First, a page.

How To: Read and Write ASCII and Binary Files in C++

I’m working on my C++ fundamentals at the moment, so I took a little time to cover reading and writing objects to/from files in ASCII and binary formats. I’ve worked with Java’s serializable mechanism before and liked it, so I was interested to see how C++ handled serialisation. In its usual C++ way; it does so at a lower level than you might expect.

Reading Strings From Binary Files

One of the interesting things I found was that if you write a string to a binary file, you can’t get it back because there’s no way to find its length. As you might imagine, the solution to this is to add a null-terminator (i.e. ‘\0’) at the end of your string, so you can pull it back in char-by-char and stop when you hit the terminator. This isn’t going to be very fast as we’re reading in such tiny (1 Byte) chunks – but depending on your scenario it may be perfectly acceptable:

// Method to read a string from a binary file by reading a char at a time until we hit the null-terminator
static string readBinaryString()
{
	string tempString = "";
	char tempChar;
 
	do {
		// Read a single char worth of data from the file (i.e. 1 byte)
		infileBinary.read( (char*)&tempChar, 1 );
 
		// If the character we read isn't a null-terminator, add it onto the end of the string
		if (tempChar != '\0')
		{
			tempString += tempChar;
		}
 
	} while (tempChar != '\0'); // Keep trucking until we hit the null-character that signifies the end of the string
 
	// Return the string we've just built
	return tempString;
}

There’s other ways of reading strings back from binary files, like writing the size of the string first, and then the string itself. When reading, you’d then read the size first (for example, as a 4 Byte unsigned int), and then read however many Bytes of data as specified by the size you just read. Or, alternatively, you can simply not use strings – instead, have a fixed size char array so, for example, name is always 30 characters. You might not use all 30, but even if you waste like 20 chars or so on average – so what? It’s only 20 Bytes. Then, you can just go: read 30 bytes of data and store it in my name char array, no null-terminator required.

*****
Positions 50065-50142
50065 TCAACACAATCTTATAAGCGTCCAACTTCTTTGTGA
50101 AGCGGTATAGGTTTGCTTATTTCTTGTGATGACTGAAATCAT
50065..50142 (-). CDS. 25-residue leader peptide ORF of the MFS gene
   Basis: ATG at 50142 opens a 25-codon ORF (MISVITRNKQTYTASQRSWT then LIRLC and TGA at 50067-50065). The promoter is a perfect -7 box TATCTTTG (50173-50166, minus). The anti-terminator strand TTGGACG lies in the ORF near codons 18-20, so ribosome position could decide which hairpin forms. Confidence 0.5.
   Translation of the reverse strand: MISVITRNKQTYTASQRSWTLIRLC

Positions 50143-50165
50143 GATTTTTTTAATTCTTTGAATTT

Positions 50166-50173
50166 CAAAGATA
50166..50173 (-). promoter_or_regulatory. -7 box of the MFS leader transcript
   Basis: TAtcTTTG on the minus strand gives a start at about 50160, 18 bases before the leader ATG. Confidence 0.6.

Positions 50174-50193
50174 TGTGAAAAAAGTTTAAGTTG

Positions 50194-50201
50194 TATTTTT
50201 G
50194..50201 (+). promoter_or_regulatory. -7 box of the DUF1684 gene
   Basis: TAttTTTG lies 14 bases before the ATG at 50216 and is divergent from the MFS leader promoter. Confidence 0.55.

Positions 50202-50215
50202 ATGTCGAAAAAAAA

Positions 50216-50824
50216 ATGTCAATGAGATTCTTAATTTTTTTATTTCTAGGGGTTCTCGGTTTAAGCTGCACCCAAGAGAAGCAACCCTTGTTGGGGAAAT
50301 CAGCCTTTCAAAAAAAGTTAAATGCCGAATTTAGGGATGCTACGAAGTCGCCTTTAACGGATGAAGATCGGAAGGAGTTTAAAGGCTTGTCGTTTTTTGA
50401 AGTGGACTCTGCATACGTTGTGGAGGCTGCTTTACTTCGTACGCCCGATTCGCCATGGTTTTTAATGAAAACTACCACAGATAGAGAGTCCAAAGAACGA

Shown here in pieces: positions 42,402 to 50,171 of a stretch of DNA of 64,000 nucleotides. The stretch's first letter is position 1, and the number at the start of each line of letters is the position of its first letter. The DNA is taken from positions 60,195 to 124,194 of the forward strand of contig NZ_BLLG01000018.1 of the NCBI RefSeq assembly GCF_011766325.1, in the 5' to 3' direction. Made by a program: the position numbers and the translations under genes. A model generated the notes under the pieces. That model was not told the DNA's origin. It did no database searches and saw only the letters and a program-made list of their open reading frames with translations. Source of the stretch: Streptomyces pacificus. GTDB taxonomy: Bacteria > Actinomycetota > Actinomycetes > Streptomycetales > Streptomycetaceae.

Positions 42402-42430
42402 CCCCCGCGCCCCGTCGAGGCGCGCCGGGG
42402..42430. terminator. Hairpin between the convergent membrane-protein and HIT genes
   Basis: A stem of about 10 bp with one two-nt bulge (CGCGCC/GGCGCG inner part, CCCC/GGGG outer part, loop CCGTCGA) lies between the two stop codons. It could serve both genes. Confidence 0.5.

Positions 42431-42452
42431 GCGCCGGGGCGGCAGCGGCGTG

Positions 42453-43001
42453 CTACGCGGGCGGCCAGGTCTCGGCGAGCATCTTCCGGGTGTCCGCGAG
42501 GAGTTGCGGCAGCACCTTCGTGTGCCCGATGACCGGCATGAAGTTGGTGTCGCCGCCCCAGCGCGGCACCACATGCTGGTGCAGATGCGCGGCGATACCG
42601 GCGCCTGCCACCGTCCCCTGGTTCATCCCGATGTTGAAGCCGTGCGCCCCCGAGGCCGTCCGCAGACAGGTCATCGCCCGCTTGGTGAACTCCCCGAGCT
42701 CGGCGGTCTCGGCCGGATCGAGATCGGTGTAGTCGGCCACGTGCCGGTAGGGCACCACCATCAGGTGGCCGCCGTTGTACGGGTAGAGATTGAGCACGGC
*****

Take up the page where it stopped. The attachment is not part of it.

Why Use Binary?

BenderBinary

Another interesting thing is why you’d bother storing things in binary in the first place – once your data’s in binary it’s not human-readable anymore, you need a hex editor if you really want to to modify it, and just… why? The answer lies in size and efficiency.

If we want to store an integer value, then typically an int is 4 Bytes. So lets say we had an unsigned int and we wanted to store the maximum value we can fit in that 4 bytes, in that case we’d be be storing the value 4,294,967,295 (just under 4.3 billion). Now, if we wanted to store that as a char array to keep things human readable, how many chars would we need? Counting them up gives us 10 chars worth of data (we won’t count the commas – I just put those in for formatting, and we’ll leave off any kind of terminator for now).

So, at 1 Byte of data per char, that’s 10 Bytes. What about if we wanted to store it in binary format? Well, we already said that one unsigned byte takes 4 Bytes – so there’s our answer – which means we’ve saved 6 Bytes of bloat on this one value alone. When you start working with 3D models, which might have thousands or even millions or vertices, each of which is typically 3 floats (x/y/z location) and maybe another 3 floats on top of that per vertex (x/y/z surface normal), and we may also have colour values (r/g/b/a) and maybe texture coordinates (s/t/[also p if 3D textures]) — we’re looking at a huge amount of data in a single model (and this doesn’t even account for multiple animation frames of a model!).

When our files get this big we’re never going to manually go into the data and twiddle it, so we gain nothing by keeping it human-readable. In fact, we lose time in loading/processing/writing the data as it will be significantly larger in ASCII than pure binary. So even though it’s a little bit more work to set up the read/write in binary, we gain a lot down the line by doing so.

Those of you who’re sharp as a tack will have noticed that I picked a large unsigned integer value (10 chars) to store in our example, and you may well be wondering what if we stored a small value, like something between 0 and 9 instead? Well, in that specific case we’d actually save 3 Bytes by storing it as a char (1 Byte each) rather than an unsigned int (4 Bytes each). But… if you were dealing with such a small range, you can only get a range of between 0 and 9 as a char (1 Byte) while you can store a value in the range -128 to +127 when treating the same Byte as a signed numerical type (or 0 to 255 unsigned) for the exact same storage. In effect, you’re never going to gain anything by using chars over numeric types!